By Andrea Shalal and Marc Jones
WASHINGTON/LONDON (Reuters) – The international community must do more to tackle the economic fallout of the COVID-19 crisis, the head of the International Monetary Fund said on Monday, publicly calling on the World Bank to accelerate its lending to hard-hit African countries.
Some of the key events of the virtual and elongated annual meetings of the IMF and World Bank take place this week, with the most pressing issue how to support struggling countries.
“We are going to continue to push to do even more,” IMF Managing Director Kristalina Georgieva said during an online FT Africa summit.
“I would beg for also more grants for African countries. The World Bank has grant-giving capacity. Perhaps you can do even more… and bilateral donors can do more in that regard,” Georgieva said in an unusual public display of discord between the two major international financial institutions.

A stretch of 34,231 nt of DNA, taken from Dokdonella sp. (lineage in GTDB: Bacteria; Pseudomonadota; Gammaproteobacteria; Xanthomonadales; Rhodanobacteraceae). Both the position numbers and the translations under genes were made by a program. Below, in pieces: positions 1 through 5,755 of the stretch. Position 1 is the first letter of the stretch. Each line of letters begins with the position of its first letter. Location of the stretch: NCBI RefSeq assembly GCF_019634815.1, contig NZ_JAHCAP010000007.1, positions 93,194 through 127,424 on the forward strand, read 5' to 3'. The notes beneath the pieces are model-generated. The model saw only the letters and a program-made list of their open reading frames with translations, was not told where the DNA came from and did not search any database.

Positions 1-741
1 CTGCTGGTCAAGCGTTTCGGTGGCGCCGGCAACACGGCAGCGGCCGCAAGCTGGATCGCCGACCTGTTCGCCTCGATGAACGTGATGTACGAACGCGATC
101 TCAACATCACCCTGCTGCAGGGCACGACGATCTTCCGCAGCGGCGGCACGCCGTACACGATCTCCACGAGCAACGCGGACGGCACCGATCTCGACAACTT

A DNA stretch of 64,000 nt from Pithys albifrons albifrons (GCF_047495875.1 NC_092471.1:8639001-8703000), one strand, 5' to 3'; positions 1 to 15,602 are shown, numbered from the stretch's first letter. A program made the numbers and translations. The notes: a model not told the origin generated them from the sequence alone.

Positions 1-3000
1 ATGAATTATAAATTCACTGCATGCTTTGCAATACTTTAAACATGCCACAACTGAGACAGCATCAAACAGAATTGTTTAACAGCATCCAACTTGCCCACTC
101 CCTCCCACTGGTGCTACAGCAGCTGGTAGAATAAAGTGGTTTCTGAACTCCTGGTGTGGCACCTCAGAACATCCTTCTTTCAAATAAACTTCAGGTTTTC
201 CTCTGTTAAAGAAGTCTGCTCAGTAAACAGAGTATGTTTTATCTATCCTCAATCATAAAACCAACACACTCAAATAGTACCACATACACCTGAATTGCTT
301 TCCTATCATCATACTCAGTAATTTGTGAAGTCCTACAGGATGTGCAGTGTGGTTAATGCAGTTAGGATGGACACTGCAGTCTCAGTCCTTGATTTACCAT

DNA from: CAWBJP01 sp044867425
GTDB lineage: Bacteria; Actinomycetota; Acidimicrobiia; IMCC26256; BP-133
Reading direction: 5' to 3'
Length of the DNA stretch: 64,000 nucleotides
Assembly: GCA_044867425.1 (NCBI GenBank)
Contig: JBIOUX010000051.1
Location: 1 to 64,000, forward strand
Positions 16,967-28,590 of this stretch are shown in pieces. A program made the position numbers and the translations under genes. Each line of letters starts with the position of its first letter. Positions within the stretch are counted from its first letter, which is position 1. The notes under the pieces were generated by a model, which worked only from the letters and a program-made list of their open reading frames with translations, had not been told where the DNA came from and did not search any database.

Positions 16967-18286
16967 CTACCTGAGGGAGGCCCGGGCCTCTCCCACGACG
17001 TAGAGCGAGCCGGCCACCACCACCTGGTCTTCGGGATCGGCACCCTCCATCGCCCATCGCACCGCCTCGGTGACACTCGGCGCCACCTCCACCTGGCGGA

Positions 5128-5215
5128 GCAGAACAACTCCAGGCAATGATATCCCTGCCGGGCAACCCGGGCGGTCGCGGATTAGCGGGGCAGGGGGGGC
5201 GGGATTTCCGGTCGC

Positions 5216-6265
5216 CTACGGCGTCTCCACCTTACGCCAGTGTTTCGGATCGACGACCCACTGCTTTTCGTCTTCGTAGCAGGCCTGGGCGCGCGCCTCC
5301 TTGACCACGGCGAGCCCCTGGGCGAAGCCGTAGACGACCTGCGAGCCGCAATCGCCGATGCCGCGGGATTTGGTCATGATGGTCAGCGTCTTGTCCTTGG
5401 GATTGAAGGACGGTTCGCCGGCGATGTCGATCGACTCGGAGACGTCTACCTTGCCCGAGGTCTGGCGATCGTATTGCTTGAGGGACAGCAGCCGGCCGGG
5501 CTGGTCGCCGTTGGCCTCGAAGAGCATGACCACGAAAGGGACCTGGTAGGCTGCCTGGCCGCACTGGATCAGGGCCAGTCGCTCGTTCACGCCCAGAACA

No immediate comment was available from the Bank.
Georgieva last week said the IMF had provided $26 billion in fast-track support to African states since the start of the crisis, but a dearth of private lending meant the region faced a financing gap of $345 billion through 2023.
The pandemic, a collapse in commodity prices and a plague of locusts have hit Africa particularly hard, putting 43 million more people at risk of extreme poverty, according to World Bank estimates. African states have reported more than 1 million coronavirus cases and some 23,000 deaths.
G20 governments are expected to extend for six months their Debt Service Suspension Initiative (DSSI) which has so far frozen around $5 billion of poorer countries’ debt payments, but pressure is on the main development banks and private creditors to provide relief too.
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Georgieva said the Fund was also pushing richer member